INDYCAR President Jay Frye said the well-being of all race-day participants remains a prime concern. “We’ve worked closely with Eddie Gossage, the entire TMS team and public health officials on a plan of action that will ensure the safety of our event participants,” Frye said, “alongside an exciting return to competition for our drivers, teams and viewers tuning in from around the world.”

Those steps include strict access guidelines limiting the number of personnel on-site; a health screening system administered to all participants; PPE equipment provided to everyone entering the facility, along with guidelines on usage; social distancing protocols in place and carefully maintained and a revised competition layout to increase distancing.

“Everybody is on the same page,” Gossage said. “Bottom line, if you’re not involved in making that car go _ as driver, crewman, series official, network TV (participant) or actively involved with Firestone or Speedway (fuel) _ you’re not going be allowed in. INDYCAR has to submit names in advance for approval and if you’re not on the list they’re not going to screen you.”

Gossage said he expects “fewer than 12” TMS staff to be in attendance. “And we see around 900 people total on the 1,500 acres,” Gossage said.

Josef Newgarden of Team Penske won the DXC Technology 600 last June 8 here by 0.8164-seconds over Alexander Rossi of Andretti Autosport. Newgarden, who scored his first victory on a superspeedway, went on to win his second series championship.

The remainder of the updated, 15-race INDYCAR calendar for 2020 announced April 6, remains on schedule for competition.

However, the NASCAR Gander RV & Outdoors Truck Series race originally scheduled for Friday night, June 5, remains postponed with a revised date to be announced. Gossage said he has been assured by NASCAR it will run at TMS on two different weekends this season _ a schedule featuring two Cup, two Xfinity and two Truck series races.

“At the end of the season, we will look back and have run every race on our schedule, just not when planned,” Gossage said. “All of it’s going to happen.”

For the open-wheel record, the aforementioned Victory Lane smack down occurred after the True Value 500k night race on June 7, 1997. Billy Boat was celebrating his first Indy Racing League victory with team-owner and Texas open-wheel legend A.J. Foyt Jr. when Arie Luyendyk arrived to inform Foyt and Boat that he had won the event.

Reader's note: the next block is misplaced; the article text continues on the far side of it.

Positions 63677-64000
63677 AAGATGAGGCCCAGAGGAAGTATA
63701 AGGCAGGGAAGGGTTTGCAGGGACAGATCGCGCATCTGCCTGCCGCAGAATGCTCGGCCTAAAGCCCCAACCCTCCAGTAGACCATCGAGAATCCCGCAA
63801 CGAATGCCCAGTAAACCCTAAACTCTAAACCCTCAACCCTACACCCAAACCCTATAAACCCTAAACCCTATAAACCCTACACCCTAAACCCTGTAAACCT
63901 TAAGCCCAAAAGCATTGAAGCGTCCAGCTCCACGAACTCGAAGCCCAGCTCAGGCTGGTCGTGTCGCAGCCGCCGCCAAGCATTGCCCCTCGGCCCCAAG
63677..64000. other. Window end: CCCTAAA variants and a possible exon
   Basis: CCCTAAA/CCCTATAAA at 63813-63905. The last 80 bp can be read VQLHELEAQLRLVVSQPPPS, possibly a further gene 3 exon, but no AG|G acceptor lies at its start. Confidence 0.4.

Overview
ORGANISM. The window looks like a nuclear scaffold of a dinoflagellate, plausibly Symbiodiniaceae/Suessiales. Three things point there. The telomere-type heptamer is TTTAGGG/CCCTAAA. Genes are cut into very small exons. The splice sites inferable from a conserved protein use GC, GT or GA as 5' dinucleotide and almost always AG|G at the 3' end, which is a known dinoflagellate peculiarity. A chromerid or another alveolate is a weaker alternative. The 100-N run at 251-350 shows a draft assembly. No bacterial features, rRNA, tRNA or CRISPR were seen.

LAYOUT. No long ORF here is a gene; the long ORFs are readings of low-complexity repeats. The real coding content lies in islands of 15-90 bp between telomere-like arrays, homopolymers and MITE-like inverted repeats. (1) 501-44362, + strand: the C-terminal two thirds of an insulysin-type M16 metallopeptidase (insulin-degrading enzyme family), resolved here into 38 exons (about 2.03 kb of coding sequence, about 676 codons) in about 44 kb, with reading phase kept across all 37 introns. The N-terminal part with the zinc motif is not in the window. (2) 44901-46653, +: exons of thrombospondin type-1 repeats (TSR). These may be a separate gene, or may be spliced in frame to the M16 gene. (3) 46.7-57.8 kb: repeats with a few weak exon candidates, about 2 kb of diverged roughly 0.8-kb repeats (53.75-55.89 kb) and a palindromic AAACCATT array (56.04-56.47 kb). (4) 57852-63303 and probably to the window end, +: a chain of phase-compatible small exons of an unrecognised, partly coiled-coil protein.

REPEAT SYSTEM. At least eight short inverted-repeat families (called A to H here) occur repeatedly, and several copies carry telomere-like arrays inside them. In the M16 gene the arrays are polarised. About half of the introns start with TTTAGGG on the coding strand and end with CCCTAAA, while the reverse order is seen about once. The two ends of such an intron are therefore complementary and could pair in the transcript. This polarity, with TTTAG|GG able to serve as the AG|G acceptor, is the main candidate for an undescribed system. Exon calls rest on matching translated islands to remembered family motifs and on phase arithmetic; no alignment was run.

An enraged Foyt slapped Luyendyk to the ground before order quickly was restored. A subsequent review of the protest filed by team-owner Fred Treadway to the sanctioning U.S. Auto Club led to discovery of a scoring error and that Luyendyk had won the race.

Gossage and the Championship Auto Racing Teams (CART), then under the leadership of 1986 Indy 500 champion Bobby Rahal, reached a legal agreement on Oct. 16, 2001 to stage a FedEx Championship Series event in Fort Worth the following spring. But the event that prompted TMS to be badged as “The Great American Speedway!” was cancelled on the race day morning of April 29, 2002 after several drivers _ led by Michael Andretti and Bryan Herta _ complained of disorientation as the result of lap speeds consistently clocked at well over 230 mph.

Graham Rahal completed a dramatic last-lap pass of leader James Hinchcliffe on Aug. 27, 2016 to win the Firestone 600 by 0.0080-seconds _ the closest finish in TMS history. Verizon IndyCar Series teams were forced to return to TMS in the heat of summer 76 days after two days of rainouts in June. Rahal’s margin of victory replaced the 0.0096-second MOV scored by Sam Hornish Jr. over Helio Castroneves in the Chevy 500k on Sept. 15, 2002.

Here is the full on-track schedule for the Genesys 300: NTT IndyCar Series practice, 1:30-3:30 p.m. (EDT); NTT IndyCar Series qualifications, 5 p.m.; Genesys 300 green flag, 8:45 p.m.

| Senior Writer, RacinToday.com Friday, May 8 2020